Nature Notes

Vol. XI January, 1933 No. 1

Just Here and There

Fox seem to be becoming more readily visible about Longmire. In the past their tracks bespoke their presence but it was not until the past few years that any number of residents here were favored by a sight of these animals. This winter a beautiful Silver Fox has been seen on numerous occasions and often he approaches quite near the homes, apparently unafraid of the rigors of civilized life.

Another animal that apparently is on the increase in the park is the Oregon or Ruffed Grouse. During the past year a greater number of these birds have been seen than ever before for it wasn't very long ago that they were considered scarce. In fact three Ruffed Grouse were seen along the highway a few weeks ago and showed no signs of fear at our approach. These birds are relatives of the Blue Grouse, or Hooter, which is so plentiful in the Hudsonian meadows during the summer.

Park children at the Nisqually Entrance received their best thrill of the holiday season on New Year's Day when old "Buck" returned to his winter range. Old "Buck" is a Columbia Black-tailed Deer who was found exhausted and starving in the deep snow last winter and was fed and cared for until spring when he followed the herd to the upper slopes of the mountain.

Old "Buck" had not been seen since he left for the summer ranges and it was feared that he had crossed the park boundary and there met the fate of so many of his kind. A picture which appeared in a local newspaper during the hunting season showing a fine 5-point buck and his proud (?) killer tended to confirm the worst fears, but when he returned proudly bearing a 6-point set of antlers and again started his daily rounds of friendly back-door calls, one youngster exclaimed:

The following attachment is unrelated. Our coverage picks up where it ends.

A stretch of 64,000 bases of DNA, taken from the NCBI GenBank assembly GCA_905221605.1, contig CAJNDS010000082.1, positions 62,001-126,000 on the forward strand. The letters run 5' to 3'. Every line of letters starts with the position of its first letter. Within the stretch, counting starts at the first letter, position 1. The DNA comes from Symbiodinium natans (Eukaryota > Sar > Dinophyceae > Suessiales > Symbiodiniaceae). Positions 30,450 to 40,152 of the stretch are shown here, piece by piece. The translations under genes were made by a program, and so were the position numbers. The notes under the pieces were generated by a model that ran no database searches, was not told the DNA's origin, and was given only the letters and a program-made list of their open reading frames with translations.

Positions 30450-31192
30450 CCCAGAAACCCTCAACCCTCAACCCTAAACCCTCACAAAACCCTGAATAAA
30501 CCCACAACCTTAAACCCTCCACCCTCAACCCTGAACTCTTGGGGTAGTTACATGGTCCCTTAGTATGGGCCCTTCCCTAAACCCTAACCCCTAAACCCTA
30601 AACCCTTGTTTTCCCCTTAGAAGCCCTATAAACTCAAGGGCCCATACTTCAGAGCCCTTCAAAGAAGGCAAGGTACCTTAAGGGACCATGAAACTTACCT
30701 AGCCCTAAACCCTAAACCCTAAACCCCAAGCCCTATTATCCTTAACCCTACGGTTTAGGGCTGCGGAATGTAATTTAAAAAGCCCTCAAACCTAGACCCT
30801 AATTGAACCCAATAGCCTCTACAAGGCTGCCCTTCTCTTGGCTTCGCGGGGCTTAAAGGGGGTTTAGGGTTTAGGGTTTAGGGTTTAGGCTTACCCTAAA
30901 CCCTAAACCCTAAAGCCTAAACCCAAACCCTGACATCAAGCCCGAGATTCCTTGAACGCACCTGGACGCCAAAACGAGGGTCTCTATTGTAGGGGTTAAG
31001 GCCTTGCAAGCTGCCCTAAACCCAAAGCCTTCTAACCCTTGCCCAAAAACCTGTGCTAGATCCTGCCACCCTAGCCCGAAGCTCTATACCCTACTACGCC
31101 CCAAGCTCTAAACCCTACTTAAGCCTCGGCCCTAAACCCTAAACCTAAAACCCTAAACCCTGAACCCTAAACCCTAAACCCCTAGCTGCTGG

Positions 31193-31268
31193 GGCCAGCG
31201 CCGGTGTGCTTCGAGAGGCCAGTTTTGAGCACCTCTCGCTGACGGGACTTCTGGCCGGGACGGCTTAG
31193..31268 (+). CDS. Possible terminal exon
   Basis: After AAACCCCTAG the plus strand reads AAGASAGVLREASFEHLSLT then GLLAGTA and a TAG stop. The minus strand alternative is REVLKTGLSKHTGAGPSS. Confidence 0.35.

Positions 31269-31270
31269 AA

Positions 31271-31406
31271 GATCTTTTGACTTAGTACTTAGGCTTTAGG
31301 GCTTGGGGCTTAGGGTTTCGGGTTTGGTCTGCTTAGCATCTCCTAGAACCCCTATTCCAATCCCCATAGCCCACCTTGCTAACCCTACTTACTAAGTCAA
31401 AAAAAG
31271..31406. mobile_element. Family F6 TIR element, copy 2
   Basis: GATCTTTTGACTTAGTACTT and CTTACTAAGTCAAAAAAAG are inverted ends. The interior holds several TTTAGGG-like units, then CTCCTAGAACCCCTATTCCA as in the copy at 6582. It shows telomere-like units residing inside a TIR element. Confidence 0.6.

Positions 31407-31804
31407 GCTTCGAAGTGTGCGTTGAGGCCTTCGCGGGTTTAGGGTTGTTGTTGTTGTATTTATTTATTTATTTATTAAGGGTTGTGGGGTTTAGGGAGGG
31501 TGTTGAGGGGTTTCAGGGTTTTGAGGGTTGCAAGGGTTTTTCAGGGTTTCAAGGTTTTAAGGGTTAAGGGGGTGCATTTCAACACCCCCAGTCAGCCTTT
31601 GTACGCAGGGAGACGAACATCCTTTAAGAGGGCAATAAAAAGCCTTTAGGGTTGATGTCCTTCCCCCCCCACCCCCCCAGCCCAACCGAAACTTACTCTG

"Gee, old Buck is too wise to be caught by hunters. I'll bet he has been helping Santa Claus!"

Beaver in the park seem to be taking advantage of the depression. Within the last two years beaver colonies here have built more lodges than had been built up to that time during he depression when building material and supplies were cheap and easy to get. Additions have been built onto old lodges as well as many other improvements are in evidence.

As a rule our beaver seek their protection by burrowing into the banks, but two very recent houses were built out in the open water. One of them was constructed around a badly decayed stump which was crumbling away. The lodge was built closely around it leaving a small portion of stump sticking out of the center, the lodge itself extending as high as five feet above the water.

Two valuable reels of 16mm. films were recently added to the park movie library through the cooperation of Mr. Joseph Yolo of the Yakima Film Laboratories of Yakima, Washington. One reel covers subjects of a general nature including glimpses of outstanding scenic features, flowers, forests, wild life, and activities of the park personnel, while the other covers a series of remarkable winter scenes and winter patrol work of park rangers.

During his service as Temporary Ranger, Mr. Yolo has had exceptional opportunities for filming the outstanding features of the mountain, the wild life, forests, flowers, etc. His patrol work has taken him to all sections of the park and to many districts seldom seen by park visitors. In addition to his complete files of national park films Mr. Yolo has numerous scenic and industrial features of the Pacific Northwest.

The two reels just received, and several others that are being prepared by Mr. Yolo, will be used by the Naturalist Department to illustrate nature talks and at camp fire entertainments.

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